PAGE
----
What is the Heaven’s Mandate in Chinese Culture?
The Heavenly Mandate is a concept of traditional Chinese philosophy regarding the legitimacy of Chinese rulers. Its origin dates back to the Zhou dynasty, although it would later be used by all other Chinese dynasties to justify their rule. The concept was used throughout China’s history, although it is still valid for the more traditional Chinese.
What is Heaven’s Mandate? 🌄
Heaven’s mandate, tiānmìng (天命), justifies the legitimacy of the ruler, since heaven, tiān (天), has chosen him as such. However, to maintain heaven’s mandate, the ruler must be fair to the people and in harmony with the universe.
What if the Emperor of China doesn’t meet your requirements?
If the ruler (emperor) does not meet these requirements, he and his heirs will have lost the command of heaven and will lose all their legitimacy as rulers. In addition, the heaven can send signals of disagreement in the form of natural disasters and even appoint another ruler.
Therefore, popular revolts are fully justified and if a revolt ends with the ruler (emperor), it means that the leader of the uprising has the command of heaven. That is, he has the full right to be the new ruler.
Why is Heaven’s Mandate so important in China? 🌟
Because it appeals to the very function of an emperor. The very character of an emperor indicates to us that he must be the person who unites the heavenly world with the earthly world. Therefore, it is vital that the emperor possess the approval of heaven. Hence also the number of religious ceremonies they were to perform and the names of some buildings within the imperial dwelling. The command of heaven equals legitimacy.
Next, we will explain some events in the History of China related to the Celestial Mandate.
The Revolt of the Red Turbans and the Beginning of the Ming Dynasty
The Yuan (Mongolian) dynasty, which preceded the Ming dynasty, had serious institutional and bureaucratic problems. Within the court, there was a party in favor of the inclusion of ethnic Han Chinese in administrative positions, but the decision to discriminate against them prevailed, resulting in resentment of the Han population.
In addition, they raised taxes in the regions and inflated the currency. As if that were not enough, floods occurred due to the flooding of the yellow river, whose control had been abandoned by the Yuan. Therefore, agriculture was affected, as well as the economy. The population was starving and popular discontent ensued.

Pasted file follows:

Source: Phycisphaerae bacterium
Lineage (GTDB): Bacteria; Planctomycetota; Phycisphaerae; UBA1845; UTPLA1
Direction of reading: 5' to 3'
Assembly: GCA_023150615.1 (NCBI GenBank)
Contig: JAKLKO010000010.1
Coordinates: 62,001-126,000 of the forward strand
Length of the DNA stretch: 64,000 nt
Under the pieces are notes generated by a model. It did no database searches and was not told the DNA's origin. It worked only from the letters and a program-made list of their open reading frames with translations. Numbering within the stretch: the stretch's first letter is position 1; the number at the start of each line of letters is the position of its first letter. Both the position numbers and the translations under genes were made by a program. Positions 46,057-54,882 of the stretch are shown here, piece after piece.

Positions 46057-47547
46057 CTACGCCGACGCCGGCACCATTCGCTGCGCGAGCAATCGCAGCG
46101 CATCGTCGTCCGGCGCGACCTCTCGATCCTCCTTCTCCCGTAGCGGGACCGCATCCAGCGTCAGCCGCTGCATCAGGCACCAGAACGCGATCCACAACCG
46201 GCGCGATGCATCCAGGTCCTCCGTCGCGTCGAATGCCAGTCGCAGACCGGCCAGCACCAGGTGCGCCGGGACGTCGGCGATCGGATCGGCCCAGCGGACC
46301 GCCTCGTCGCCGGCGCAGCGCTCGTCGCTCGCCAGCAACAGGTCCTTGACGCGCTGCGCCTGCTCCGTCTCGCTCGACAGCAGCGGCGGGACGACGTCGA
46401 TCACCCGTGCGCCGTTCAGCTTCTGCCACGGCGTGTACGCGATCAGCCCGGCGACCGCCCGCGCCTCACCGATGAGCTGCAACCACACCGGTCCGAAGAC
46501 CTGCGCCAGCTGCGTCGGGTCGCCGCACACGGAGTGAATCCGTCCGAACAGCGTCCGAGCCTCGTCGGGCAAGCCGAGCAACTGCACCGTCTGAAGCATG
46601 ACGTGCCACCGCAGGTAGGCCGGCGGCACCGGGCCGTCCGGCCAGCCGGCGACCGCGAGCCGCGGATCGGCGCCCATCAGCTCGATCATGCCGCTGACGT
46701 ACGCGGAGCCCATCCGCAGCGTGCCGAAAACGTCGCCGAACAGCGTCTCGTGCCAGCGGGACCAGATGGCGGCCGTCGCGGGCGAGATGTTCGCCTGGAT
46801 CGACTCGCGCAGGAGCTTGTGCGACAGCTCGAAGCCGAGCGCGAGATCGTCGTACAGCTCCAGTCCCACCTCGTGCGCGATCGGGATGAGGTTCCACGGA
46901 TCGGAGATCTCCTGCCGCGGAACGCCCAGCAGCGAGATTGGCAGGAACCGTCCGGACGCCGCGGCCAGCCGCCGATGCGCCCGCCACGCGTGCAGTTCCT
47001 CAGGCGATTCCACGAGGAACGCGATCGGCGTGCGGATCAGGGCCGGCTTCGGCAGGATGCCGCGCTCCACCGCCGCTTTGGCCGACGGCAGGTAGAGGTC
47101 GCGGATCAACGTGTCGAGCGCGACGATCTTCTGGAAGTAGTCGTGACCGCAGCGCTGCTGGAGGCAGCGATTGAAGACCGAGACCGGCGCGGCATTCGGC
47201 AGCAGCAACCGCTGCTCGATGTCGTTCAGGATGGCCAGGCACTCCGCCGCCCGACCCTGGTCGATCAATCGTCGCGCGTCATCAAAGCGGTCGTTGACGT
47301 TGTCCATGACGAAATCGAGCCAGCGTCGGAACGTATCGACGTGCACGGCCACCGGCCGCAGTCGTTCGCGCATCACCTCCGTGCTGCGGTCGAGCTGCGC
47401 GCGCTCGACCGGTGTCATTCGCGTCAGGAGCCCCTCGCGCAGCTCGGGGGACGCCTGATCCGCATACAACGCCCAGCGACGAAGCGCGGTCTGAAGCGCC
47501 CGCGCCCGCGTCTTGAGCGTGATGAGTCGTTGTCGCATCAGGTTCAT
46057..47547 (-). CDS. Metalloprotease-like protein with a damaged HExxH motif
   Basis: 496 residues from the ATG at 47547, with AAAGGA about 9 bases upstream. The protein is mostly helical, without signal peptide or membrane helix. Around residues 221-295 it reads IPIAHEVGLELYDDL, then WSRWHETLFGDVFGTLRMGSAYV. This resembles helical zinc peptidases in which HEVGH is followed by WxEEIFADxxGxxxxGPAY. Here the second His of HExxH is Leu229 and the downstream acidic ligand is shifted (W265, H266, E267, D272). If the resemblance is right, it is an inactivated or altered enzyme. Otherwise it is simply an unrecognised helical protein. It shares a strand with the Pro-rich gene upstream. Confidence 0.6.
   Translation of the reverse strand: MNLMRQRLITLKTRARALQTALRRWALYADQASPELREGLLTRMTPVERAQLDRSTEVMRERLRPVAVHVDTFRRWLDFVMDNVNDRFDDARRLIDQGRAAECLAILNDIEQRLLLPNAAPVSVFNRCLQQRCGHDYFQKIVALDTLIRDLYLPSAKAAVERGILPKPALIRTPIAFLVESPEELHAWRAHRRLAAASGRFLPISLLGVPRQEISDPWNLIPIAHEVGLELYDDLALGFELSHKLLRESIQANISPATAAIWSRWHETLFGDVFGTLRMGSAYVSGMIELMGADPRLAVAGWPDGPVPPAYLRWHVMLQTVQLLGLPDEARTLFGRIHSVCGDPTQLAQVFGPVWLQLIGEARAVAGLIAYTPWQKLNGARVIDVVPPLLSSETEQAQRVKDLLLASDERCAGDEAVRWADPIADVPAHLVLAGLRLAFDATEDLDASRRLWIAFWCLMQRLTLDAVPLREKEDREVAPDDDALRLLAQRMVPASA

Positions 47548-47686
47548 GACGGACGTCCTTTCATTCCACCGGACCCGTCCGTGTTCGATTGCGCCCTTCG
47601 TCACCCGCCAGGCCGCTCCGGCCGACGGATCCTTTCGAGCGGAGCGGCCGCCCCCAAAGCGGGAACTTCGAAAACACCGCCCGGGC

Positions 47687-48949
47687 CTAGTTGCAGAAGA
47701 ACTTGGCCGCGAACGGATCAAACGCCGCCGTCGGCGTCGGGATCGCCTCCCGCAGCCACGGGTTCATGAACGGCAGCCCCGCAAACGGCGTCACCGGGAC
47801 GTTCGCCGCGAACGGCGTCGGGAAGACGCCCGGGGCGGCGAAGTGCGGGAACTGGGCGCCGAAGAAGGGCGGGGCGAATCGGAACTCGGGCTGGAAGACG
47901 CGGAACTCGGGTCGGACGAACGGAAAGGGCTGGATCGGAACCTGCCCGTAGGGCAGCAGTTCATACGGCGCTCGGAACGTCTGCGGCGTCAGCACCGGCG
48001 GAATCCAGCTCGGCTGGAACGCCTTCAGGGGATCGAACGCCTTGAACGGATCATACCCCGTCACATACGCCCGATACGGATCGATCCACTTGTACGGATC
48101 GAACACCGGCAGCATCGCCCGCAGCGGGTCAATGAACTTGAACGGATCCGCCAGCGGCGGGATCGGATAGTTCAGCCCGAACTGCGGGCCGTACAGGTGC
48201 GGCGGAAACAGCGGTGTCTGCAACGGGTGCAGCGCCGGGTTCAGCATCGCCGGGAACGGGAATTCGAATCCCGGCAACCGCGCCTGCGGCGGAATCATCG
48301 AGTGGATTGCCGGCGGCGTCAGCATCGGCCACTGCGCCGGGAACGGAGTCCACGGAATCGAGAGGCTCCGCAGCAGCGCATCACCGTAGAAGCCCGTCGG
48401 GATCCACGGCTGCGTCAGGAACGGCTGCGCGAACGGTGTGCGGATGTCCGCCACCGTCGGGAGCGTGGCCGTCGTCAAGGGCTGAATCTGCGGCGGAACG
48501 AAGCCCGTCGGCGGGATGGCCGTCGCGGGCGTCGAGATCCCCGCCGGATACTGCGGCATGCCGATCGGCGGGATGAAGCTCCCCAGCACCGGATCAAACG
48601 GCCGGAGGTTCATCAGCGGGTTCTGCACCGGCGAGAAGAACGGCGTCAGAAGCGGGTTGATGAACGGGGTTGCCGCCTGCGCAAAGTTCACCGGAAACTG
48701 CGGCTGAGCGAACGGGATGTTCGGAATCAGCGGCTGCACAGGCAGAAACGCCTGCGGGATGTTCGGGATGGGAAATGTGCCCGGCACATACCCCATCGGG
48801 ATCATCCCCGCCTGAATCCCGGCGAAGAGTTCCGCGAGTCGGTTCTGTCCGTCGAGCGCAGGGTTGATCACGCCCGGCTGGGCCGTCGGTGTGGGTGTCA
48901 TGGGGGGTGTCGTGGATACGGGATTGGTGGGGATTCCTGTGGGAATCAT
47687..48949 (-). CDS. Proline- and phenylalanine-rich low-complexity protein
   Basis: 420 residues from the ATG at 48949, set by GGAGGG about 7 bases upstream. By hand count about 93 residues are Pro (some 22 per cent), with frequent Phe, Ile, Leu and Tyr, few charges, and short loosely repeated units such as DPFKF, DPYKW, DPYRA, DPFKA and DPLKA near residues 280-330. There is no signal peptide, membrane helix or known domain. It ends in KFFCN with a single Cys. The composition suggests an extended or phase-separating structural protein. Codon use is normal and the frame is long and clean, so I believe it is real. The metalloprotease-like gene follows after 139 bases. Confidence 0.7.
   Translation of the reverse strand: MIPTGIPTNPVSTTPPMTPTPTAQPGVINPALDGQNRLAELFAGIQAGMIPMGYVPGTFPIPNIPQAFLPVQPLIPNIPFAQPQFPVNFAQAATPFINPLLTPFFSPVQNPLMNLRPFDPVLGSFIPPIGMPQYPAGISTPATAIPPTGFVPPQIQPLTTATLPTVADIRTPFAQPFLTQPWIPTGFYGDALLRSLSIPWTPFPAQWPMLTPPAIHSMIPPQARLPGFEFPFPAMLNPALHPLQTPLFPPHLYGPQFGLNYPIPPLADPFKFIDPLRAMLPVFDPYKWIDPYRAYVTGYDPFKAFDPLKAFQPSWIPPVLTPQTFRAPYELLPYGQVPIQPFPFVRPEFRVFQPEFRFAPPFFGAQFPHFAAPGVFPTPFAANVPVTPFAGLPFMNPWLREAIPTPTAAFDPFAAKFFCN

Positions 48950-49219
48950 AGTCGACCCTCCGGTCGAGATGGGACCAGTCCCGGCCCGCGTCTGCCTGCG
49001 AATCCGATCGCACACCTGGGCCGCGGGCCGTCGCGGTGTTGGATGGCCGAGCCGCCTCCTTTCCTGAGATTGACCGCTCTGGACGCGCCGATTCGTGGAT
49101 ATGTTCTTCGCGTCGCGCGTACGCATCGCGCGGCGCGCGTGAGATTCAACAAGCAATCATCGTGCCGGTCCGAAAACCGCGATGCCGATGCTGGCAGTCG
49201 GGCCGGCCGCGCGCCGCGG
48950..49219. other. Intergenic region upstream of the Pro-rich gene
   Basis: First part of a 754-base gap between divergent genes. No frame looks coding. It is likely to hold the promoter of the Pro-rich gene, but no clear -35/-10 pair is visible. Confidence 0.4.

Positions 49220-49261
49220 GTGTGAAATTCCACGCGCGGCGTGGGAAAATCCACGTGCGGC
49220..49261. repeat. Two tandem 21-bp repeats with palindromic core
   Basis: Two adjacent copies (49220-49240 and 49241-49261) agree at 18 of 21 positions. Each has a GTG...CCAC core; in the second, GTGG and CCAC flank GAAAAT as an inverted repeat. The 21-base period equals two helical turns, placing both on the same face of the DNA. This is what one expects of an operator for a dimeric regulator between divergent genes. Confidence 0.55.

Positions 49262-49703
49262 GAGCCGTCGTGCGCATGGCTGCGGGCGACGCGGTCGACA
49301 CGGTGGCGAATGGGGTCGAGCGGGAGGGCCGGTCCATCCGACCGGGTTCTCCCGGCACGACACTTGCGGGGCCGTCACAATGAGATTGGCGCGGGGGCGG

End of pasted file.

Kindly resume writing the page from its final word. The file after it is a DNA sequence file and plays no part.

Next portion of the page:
In other words, the last emperors of the Yuan dynasty were not being fair. They were also suffering natural disasters. It could be said that they had lost the command of heaven.
As a result, there were numerous revolts. They knew that if one of them defeated the Yuan it would get the command from heaven, that is, the legitimacy to rule.
Zhu Yuanzhang, a Buddhist farmer and monk, joined the Southern Red Turbans. Later, he ended up leading the revolt and manifested his great ambitions.
He took the capital, Dadu (now Beijing) in 1368. A humble farmer took the longed-for command from heaven and also the title of emperor. Zhu Yuan Zhang called himself Emperor Taizu.
Thus, the Taizu Emperor (also called Hongwu, after the name of his reign), founded the Ming dynasty in Nanking. The problem with heaven’s command is that any coup d’état or rebellion was justified. Taizu lived in fear of a very present coup d’état.
Emperor Yongle and his obsession with the Mandate of Heaven
It was rumored that Emperor Yongle, of the Ming dynasty, had lost the command of heaven, as his palace was burned to the ground. Even he believed that the sky was angry with him:
“Perhaps there has been some transgression of the ancestral law, or some perversion of the affairs of government… Perhaps punishments and imprisonments have been applied excessively or unjustly to the innocent… In my confusion I cannot find reason”.
His son (Emperor Hongxi), upon reaching the throne decreed the expeditions of Zheng He as the cause of heaven’s anger, so they failed to do.
The Loss of the Ming Dynasty’s Command of Heaven
During the reign of the next emperors, they gave more and more power to the eunuchs of the court, to the civil servants and even to the concubines. Palatial intrigues were abundant and so was corruption.
During the reign of Wanli, it came to the point where the eunuchs had more power than the emperor. Emperor Wanli himself allowed it.
Corruption was compounded by foreign problems with Japan (Imjin War and Japanese piracy on the coasts of southern China), natural disasters (floods, an epidemic and the Shaanxi earthquake) and the silver problem.
Once again, China was plunged into calamity and poverty. It could be said that the Ming had lost heaven’s command.